Using Professional Service Providers to Grow Your Business

Negotiating Fees

The professional services marketplace is a buyers' market these days. Here are 10 steps to keep your costs in check without hurting your chances of growing:

1. Choose the right professionals. The key is to match your needs with the skills and resources of the provider. Most small-business owners simply don't need a large, major-city law firm or international accountant. The overhead expenses of such megafirms are passed on to their clients in the form of high hourly rates. Instead of a big name, look for small-business expertise.

2. Examine your fee agreement. Once you find a professional with whom you feel comfortable, read the fee agreement letter carefully. Focus on hourly rates, expenses such as postage and photocopying, and travel time. Ask candidates for a sample of their standard fee agreement for your review. Be suspicious of any professional who balks at this request.

3. Use paralegals and bookkeepers as part of your professional team. Certain legal tasks are straightforward enough that utilizing a paralegal instead of a business lawyer can result in significant savings. The same goes for using a bookkeeper instead of an accountant.

4. Do your own footwork. Keeping organized records, indexing volumes of documents and writing out memorandums can reduce your professional fees significantly. Professionals will do all this for you--but at their hourly rates, and on your tab.

5. Meet with your professionals regularly. At first, this may not seem to be a very effective way to keep fees down, but you'll be amazed at how much it actually reduces both the number of phone calls your provider has to make and the endless rounds of telephone tag.

6. Use your attorney as a coach for minor legal matters. When you have a customer who owes you money and refuses to pay, do you turn the case over to your lawyer? Some entrepreneurs do, but some handle small legal matters on their own by using their attorneys as coaches. Lawyers can be very effective in coaching you to file lawsuits in small-claims court, draft employment manuals, and complete other uncomplicated legal tasks.

7. Demand and examine monthly invoices. While most professionals are diligent about sending out monthly invoices, some wait until the bill is sufficiently large. If yours doesn't bill in a timely manner, ask for a breakdown of the time spent and costs incurred to date, and for similar monthly invoices to be sent thereafter. When the invoice comes, check the work description to be sure you weren't inadvertently billed for work performed for another client.

8. Negotiate prompt-payment discounts. If you're paying a retainer fee, request that your bill be discounted by 10 percent. (A retainer fee is an amount of money that acts as a fee pre-payment; the remainder is refunded to the client.) Even if you didn't pay a retainer, negotiate a prompt-payment discount if you pay your fees within 30 days of your invoice date. You may not get as much of a discount using this method, but even a 5 percent discount on your monthly legal fees can add thousands of dollars per year to your business's bottom line.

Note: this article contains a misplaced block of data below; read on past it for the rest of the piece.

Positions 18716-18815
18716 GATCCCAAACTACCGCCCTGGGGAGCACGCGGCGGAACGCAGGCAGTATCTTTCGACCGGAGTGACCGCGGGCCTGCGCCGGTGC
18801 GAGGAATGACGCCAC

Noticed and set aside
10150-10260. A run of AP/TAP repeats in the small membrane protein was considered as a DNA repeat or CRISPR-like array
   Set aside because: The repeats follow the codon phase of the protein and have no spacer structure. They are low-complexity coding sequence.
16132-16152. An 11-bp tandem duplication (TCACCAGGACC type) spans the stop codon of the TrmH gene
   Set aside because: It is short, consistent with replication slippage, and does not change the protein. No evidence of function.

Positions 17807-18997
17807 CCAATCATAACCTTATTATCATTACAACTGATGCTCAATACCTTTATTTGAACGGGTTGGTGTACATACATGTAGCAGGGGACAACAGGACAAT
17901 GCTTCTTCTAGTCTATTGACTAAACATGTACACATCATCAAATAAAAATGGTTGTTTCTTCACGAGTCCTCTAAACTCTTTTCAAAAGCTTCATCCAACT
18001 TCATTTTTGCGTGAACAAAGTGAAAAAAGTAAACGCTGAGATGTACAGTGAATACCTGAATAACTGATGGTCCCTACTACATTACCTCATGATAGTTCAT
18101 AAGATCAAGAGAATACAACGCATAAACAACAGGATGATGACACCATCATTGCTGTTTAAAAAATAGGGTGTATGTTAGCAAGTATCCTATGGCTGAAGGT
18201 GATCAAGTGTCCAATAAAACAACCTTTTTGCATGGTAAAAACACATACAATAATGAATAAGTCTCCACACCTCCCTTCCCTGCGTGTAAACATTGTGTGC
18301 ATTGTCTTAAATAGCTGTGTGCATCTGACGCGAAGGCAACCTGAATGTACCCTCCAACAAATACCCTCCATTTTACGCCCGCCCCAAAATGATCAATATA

9. Don't make impromptu calls to your professional. Most attorneys bill under a structure that includes minimum time increments for repetitive functions such as phone calls. This means when you call your lawyer for a quick question, you'll be subject to a minimum time increment for billing purposes. For instance, if you place four impromptu calls a week to your professional at a minimum time increment of a quarter-hour per call, you'll get a bill for an hour of your lawyer's time--even though you only received five minutes' worth of advice! Keep a list of subjects you need to discuss, and make a single call to discuss them all.

10. Negotiate outcome-based fee arrangements with attorneys. Although this is a relatively new concept in the legal market, more and more firms agree to such arrangements in this competitive marketplace. An outcome-based fee arrangement is a risk-sharing plan. Simply put, if your lawyer accomplishes a particular favorable outcome, the bill is adjusted to increase the fees by a preset formula. But if the outcome is not favorable, the final bill is adjusted downward (though not eliminated.)

Writing Professional Service Contracts
Get everything in writing when dealing with professional service providers. Your written agreement should cover the scope of the services to be rendered, the duration of the agreement and the fees. The fee schedule should state whether fees are to be based on an hourly, daily or project rate, and who is responsible for paying expenses. You should consider having fees based at least in part on performance to protect you from having to pay top rates for shoddy work.

Your agreement should also specify who will be performing the work for your company. Some professional services firms have certain people whose primary job it is to solicit business, while others do the actual work. However, you may not want a lower-level attorney or junior accountant working on your project.

Finally, the contract should explain how the agreement can be ended prematurely, typically with some kind of notice to the other party. This will allow you to get out of an unsatisfactory contract without having to pay the full amount.

What's in it for You?
Having access to top legal, accounting and other professional service expertise is essential to your business's long-term health. With these professionals on your side, you can deal effectively with legal, tax and financial issues that might require years of study to master. So instead of trying to do a professional's job, stick to doing what you do best--growing your business.

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